campus to congregate.  It appears that the women's center was eventually created by a student lead initiative and housed in Thwing.  The women's liberation group held their weekly conscious raising discussions here.  The creation of the women's center was a primary objective of women's liberation activists at CWRU who felt that there needed to be a space on campus in which all women could relax, study, and discuss pertinent social issues.  The center consisted of an office and lounge where women were encouraged to linger, listen to music, and participate in feminist discussions.

Black Women

women looking into distance

The women's liberation group included some discussion and education on on the intersectional oppression of black women, featuring it as a theme in their international women's day events.  Most of the discussion around the oppression of black women at CWRU, however, was had by the Afro American Society.

Prison Women and Angela Davis

Angela Davis flyer

The plight of incarcerated women was highlighted in one demonstration in which CWRU women rallied for the release of Angela Davis and Erika Ruggins.  In the flyer announcing this demonstration, the Ad Hoc Demonstration Committee of Women's Liberation discuss the systemic injustices that force women to commit crimes as a way to survive, and the exploitative system system of "correction" that is meant to quell such behavior.  The committee condemns the criminal justice system, and connects the jailing of prominent black women to the greater systems that cause the unjust incarceration of millions of other women outside the public eye.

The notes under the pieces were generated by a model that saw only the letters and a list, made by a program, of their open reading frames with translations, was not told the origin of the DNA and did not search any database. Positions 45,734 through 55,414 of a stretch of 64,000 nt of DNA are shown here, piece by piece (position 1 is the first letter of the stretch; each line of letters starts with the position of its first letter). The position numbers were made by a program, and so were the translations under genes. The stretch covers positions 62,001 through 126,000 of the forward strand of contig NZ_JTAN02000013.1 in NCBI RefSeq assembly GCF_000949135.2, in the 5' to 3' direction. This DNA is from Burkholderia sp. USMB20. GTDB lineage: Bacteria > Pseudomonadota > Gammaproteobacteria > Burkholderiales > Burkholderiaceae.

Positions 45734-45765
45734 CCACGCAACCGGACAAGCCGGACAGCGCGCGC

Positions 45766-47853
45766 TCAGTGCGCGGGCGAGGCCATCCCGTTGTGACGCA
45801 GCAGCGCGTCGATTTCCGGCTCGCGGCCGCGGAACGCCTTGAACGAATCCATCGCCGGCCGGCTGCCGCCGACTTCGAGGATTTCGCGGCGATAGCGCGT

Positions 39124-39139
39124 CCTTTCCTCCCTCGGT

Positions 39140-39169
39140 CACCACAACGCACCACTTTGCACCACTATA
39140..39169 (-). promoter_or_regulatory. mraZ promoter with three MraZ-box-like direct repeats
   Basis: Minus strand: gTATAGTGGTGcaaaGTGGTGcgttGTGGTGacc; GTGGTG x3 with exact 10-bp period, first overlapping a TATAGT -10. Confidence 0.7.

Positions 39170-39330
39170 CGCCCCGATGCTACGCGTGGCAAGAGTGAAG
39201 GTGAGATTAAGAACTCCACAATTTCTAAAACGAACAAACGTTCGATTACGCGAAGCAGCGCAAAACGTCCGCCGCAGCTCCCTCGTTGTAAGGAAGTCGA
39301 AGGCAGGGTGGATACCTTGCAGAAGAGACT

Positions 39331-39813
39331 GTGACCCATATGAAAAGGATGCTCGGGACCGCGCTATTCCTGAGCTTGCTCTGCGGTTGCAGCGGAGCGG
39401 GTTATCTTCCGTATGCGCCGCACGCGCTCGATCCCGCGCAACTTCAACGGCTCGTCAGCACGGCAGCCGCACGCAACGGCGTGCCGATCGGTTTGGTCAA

International Women's Day

international women's day

The women's center and International Women's Day Committee hosted several conferences and social events for international women's day during this time period.  It seems like these events highlighted the oppression of women worldwide, not just the oppression of middle class white college women in the United States.  Though the women's liberation movement at CWRU professed to advocate for oppressed women around the world in these particular events, it appears that most of their activism was focused on domestic issues, such as the reproductive rights of women in the United States and the Equal Rights Amendment.

Coed Housing